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Faculty Senate » Elections » 2011 » Interinstitutional Faculty Senate Candidate

2011 Interinstitutional Faculty Senate Candidate

GARY E. DeLANDER (at OSU since 1983), Associate Professor of Pharmacology; Chair, Department of Pharmaceutical Sciences; Executive Associate Dean, College of Pharmacy

FACULTY SENATE SERVICE: Pharmacy Senator, 1983 – 87 and Elections Official 1984

UNIVERSITY SERVICE: University Space Committee, 2011 – present; Outreach and Engagement Committee, 2007 – present; University Budget Committee, 2007 – 11; Undergraduate Education Council, 2006 – present; External Campus/DCE 2007 Committee, 2002 – 04; CIPT4 Undergraduate Issues 2007 Committee, 2002 – 04; Courtesy Faculty Task Force, 2001 – 03; International Programs Council, 1997 – 06; Institutional Animal Care and Use Committee, 1986 – 93; Drug and Alcohol Resource Team, 1988 – 92; and Student Conduct Committee, 1984 – 87

SEARCH COMMITTEES (at the level of department head and above): Environmental Health Sciences Center Director, 2000 – 01 and Director of Laboratory Animal Research, 1996

Candidate Statement: The opportunity to serve colleagues includes a responsibility to listen carefully to a diversity of perspectives and then to move forward in a timely manner. Conversely, while an institution’s culture has the potential to be limiting; it provides a compass against which one can test decision making. OSU is built upon a culture of excellence and collaboration not always common in research institutions. Hopefully, my nearly thirty years of service within OSU, coupled with an openness to new perspectives, will be helpful in building upon the unique strengths of OSU as we move forward in a period of significant change.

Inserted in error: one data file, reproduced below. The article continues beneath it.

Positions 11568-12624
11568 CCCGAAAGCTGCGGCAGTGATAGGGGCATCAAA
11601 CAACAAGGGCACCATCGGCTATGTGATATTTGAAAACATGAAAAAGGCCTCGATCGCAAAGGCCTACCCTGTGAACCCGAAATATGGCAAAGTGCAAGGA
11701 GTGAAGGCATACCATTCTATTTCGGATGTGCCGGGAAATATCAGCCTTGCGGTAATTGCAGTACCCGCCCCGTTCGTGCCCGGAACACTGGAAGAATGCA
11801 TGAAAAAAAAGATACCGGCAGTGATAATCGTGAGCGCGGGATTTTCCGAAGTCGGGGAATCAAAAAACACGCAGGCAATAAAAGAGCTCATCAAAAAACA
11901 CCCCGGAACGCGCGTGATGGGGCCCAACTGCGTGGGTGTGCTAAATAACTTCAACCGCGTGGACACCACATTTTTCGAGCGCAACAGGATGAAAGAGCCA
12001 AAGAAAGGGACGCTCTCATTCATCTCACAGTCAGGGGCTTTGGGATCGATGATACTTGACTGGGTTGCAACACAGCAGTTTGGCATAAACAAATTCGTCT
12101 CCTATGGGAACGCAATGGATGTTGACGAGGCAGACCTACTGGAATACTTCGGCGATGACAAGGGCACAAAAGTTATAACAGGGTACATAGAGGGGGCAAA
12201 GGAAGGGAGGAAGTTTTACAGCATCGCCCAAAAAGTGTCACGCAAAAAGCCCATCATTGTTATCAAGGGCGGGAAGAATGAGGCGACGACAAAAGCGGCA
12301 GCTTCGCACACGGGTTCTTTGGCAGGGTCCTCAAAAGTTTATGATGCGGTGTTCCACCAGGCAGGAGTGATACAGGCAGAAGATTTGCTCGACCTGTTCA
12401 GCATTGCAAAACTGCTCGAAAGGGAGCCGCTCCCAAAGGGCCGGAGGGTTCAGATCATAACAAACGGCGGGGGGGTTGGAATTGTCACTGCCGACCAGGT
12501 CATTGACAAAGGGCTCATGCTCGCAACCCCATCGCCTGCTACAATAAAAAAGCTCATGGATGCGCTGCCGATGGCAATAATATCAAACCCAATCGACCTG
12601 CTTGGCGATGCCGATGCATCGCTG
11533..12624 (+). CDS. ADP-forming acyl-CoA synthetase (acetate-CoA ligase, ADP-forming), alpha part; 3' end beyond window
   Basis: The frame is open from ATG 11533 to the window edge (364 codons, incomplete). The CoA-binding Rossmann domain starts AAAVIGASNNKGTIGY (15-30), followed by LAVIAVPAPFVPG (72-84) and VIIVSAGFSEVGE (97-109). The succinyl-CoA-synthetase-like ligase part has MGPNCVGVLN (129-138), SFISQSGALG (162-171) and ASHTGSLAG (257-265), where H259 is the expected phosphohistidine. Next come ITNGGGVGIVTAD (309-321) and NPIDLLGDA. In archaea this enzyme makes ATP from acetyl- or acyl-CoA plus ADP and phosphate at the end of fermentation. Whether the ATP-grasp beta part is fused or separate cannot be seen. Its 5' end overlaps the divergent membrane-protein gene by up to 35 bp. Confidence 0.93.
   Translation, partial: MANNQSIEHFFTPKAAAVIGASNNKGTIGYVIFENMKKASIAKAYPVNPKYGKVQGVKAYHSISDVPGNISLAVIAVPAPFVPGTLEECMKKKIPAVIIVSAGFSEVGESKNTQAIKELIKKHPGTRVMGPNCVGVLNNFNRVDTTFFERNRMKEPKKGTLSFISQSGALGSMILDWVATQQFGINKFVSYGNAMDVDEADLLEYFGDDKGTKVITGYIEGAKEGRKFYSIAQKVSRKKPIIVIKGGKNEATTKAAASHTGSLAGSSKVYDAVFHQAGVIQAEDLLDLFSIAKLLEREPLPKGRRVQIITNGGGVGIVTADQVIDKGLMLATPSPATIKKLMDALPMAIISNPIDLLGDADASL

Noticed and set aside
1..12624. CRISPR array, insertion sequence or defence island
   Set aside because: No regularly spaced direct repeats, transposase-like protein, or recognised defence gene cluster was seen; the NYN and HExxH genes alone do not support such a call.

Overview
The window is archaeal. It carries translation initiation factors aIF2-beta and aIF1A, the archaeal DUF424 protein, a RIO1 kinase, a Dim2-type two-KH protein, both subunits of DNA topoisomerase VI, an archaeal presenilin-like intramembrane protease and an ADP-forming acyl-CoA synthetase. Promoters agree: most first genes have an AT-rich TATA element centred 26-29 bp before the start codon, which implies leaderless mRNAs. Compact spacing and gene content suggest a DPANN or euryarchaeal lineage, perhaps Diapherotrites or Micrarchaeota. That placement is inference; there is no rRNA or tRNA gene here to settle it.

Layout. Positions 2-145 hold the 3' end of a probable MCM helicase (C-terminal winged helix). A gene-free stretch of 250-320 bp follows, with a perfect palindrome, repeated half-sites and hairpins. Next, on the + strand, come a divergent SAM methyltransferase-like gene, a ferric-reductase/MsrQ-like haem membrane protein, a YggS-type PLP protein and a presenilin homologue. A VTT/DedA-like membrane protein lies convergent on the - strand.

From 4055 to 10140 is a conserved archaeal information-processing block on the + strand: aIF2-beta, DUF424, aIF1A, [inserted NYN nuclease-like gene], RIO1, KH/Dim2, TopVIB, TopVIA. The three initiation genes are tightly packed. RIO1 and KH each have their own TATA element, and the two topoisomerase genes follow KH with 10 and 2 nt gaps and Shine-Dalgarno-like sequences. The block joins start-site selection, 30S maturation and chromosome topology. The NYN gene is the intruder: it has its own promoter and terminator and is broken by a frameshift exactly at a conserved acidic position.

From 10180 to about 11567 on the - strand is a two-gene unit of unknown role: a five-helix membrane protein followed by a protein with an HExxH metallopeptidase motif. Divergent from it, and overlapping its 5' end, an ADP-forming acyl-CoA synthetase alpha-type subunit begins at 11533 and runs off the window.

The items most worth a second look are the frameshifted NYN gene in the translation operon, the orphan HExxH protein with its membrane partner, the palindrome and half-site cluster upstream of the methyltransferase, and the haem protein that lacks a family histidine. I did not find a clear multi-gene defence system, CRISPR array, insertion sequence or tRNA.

What critical issues for faculty at a state-wide level will be best addressed through IFS and how can you help move those issues forward?

Perhaps the most significant issue for higher education continues to be our capacity to effectively communicate value. Continuing calls from the citizens of the state for workplace applications, while failing to appreciate the relevance of an educated populace, challenges the foundation that differentiates ‘training’ from ‘education’. It is a challenge I am familiar with in our professional pharmacy program, as we strive to develop professionals that will provide leadership and be a resource to their communities, not simply be a component of a system to distribute healthcare. Changing the perspective of our citizenry regarding education is a challenge that transcends individual institutions. Hopefully, IFS can provide a breadth of perspective and influence through which we can more effectively communicate the true value of higher education.